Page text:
Most ISIL leaders in Syria eliminated - Russian source
MOSCOW. April 25 (Interfax) - The majority of the leaders of the Islamic State (ISIL) terrorist organization (banned in Russia) active in Syria have been eliminated, an informed Russian source told Interfax.
"ISIL leaders are hiding in different countries, including Afghanistan and Iraq. Some of them have fled to Libya and also European countries. Those who stayed in Syria have been eliminated. Only sleeper cells remain there," he said.
The source, however, declined to suggest where ISIL leader Abu Bakr al-Baghdadi may be hiding now and whether he is still alive, adding that "given the money the ISIL leaders have, they can change both their appearance and IDs and can hide in different countries."
The Associated Press reported in March, citing Sean Ryan, spokesman for the U.S.-led military coalition fighting ISIL, that al-Baghdadi was likely to be still at large even though the group had recently lost its last territories in Syria and Iraq.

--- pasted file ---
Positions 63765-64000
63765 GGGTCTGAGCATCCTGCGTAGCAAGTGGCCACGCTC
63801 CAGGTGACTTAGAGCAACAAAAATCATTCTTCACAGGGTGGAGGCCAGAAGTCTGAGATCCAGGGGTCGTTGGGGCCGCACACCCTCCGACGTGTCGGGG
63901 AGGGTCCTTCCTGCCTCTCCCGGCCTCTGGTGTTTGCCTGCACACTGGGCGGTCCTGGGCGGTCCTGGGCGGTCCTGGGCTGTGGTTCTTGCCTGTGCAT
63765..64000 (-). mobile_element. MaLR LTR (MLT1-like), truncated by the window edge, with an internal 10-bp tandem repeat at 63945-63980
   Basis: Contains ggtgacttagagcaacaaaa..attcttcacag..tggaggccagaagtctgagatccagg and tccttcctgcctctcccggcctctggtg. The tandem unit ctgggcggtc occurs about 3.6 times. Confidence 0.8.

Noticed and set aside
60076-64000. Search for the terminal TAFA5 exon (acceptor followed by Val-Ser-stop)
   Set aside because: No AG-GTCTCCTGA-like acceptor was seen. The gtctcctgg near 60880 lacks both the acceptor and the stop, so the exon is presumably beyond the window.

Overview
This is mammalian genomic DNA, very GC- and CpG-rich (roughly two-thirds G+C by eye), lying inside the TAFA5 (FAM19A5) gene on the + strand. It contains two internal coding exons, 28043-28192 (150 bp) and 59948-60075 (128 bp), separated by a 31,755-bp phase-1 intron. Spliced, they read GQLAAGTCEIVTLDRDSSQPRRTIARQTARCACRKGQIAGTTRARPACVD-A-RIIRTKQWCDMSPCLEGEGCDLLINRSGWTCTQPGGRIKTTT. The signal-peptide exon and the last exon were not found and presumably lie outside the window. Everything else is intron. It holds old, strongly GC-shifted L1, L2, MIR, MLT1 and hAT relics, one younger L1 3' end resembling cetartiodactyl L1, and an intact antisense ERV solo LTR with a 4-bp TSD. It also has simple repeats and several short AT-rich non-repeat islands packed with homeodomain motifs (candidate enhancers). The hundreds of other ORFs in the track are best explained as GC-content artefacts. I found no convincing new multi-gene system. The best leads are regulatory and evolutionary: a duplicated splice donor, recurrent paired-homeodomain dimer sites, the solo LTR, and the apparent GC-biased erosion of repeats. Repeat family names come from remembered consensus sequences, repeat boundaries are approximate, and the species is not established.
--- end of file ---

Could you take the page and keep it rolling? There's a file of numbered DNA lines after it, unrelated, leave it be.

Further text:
Igor Kostyukov, first deputy head of the Main Intelligence Directorate (GRU) of the Russian General Staff, told Interfax in April 2018 that al-Baghdadi is most likely hiding in Iraq.
Al-Baghdadi, 47, born in Samarra, Iraq, is the world's most wanted man, with a $25 million bounty on his head.
Repeated reports about his death published over the past few years have been denied, and his current location remains unknown.
Al-Baghdadi last appeared in public in June 2014, when he delivered a sermon at the Great Mosque of al-Nuri in Iraq's Mosul, calling on Muslims around the world to pledge allegiance to the "caliphate".
None of the subsequent reports alleging his death has been confirmed.
An audio recording the voice on which was confirmed as that of al-Baghdadi was made in August 2018 - the last evidence that the ISIL leader is still alive and is not in captivity.